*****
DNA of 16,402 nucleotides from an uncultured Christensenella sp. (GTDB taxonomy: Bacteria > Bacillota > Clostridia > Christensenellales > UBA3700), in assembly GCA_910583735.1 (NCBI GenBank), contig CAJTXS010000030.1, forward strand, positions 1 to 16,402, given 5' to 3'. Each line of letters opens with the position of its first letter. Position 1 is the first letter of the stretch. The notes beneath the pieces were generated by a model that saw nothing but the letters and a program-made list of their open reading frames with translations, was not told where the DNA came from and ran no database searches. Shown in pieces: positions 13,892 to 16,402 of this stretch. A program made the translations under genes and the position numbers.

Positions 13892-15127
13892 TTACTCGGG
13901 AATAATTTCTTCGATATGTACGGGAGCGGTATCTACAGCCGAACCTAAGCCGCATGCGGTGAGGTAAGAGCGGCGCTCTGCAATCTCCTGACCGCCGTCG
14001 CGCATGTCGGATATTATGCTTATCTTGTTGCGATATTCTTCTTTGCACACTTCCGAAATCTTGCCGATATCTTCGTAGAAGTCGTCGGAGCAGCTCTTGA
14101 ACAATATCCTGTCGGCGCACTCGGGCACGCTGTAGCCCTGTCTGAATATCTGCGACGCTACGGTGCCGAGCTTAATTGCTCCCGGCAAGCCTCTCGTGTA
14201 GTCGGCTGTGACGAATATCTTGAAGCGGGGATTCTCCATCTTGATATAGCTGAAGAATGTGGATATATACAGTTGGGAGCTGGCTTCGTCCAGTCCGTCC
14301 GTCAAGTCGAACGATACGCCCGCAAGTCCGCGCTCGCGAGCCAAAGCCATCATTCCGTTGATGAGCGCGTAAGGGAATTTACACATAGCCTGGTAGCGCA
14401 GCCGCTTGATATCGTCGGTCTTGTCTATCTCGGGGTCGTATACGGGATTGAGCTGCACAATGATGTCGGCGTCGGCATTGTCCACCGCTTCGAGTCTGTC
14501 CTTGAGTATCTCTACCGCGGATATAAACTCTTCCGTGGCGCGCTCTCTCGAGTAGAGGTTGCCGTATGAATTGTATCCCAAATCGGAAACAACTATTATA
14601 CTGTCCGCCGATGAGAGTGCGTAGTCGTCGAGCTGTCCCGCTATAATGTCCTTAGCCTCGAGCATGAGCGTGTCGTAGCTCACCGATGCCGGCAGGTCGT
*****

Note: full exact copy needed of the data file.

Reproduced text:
DNA of 16,402 nucleotides from an uncultured Christensenella sp. (GTDB taxonomy: Bacteria > Bacillota > Clostridia > Christensenellales > UBA3700), in assembly GCA_910583735.1 (NCBI GenBank), contig CAJTXS010000030.1, forward strand, positions 1 to 16,402, given 5' to 3'. Each line of letters opens with the position of its first letter. Position 1 is the first letter of the stretch. The notes beneath the pieces were generated by a model that saw nothing but the letters and a program-made list of their open reading frames with translations, was not told where the DNA came from and ran no database searches. Shown in pieces: positions 13,892 to 16,402 of this stretch. A program made the translations under genes and the position numbers.

Positions 13892-15127
13892 TTACTCGGG
13901 AATAATTTCTTCGATATGTACGGGAGCGGTATCTACAGCCGAACCTAAGCCGCATGCGGTGAGGTAAGAGCGGCGCTCTGCAATCTCCTGACCGCCGTCG
14001 CGCATGTCGGATATTATGCTTATCTTGTTGCGATATTCTTCTTTGCACACTTCCGAAATCTTGCCGATATCTTCGTAGAAGTCGTCGGAGCAGCTCTTGA
14101 ACAATATCCTGTCGGCGCACTCGGGCACGCTGTAGCCCTGTCTGAATATCTGCGACGCTACGGTGCCGAGCTTAATTGCTCCCGGCAAGCCTCTCGTGTA
14201 GTCGGCTGTGACGAATATCTTGAAGCGGGGATTCTCCATCTTGATATAGCTGAAGAATGTGGATATATACAGTTGGGAGCTGGCTTCGTCCAGTCCGTCC
14301 GTCAAGTCGAACGATACGCCCGCAAGTCCGCGCTCGCGAGCCAAAGCCATCATTCCGTTGATGAGCGCGTAAGGGAATTTACACATAGCCTGGTAGCGCA
14401 GCCGCTTGATATCGTCGGTCTTGTCTATCTCGGGGTCGTATACGGGATTGAGCTGCACAATGATGTCGGCGTCGGCATTGTCCACCGCTTCGAGTCTGTC
14501 CTTGAGTATCTCTACCGCGGATATAAACTCTTCCGTGGCGCGCTCTCTCGAGTAGAGGTTGCCGTATGAATTGTATCCCAAATCGGAAACAACTATTATA
14601 CTGTCCGCCGATGAGAGTGCGTAGTCGTCGAGCTGTCCCGCTATAATGTCCTTAGCCTCGAGCATGAGCGTGTCGTAGCTCACCGATGCCGGCAGGTCGT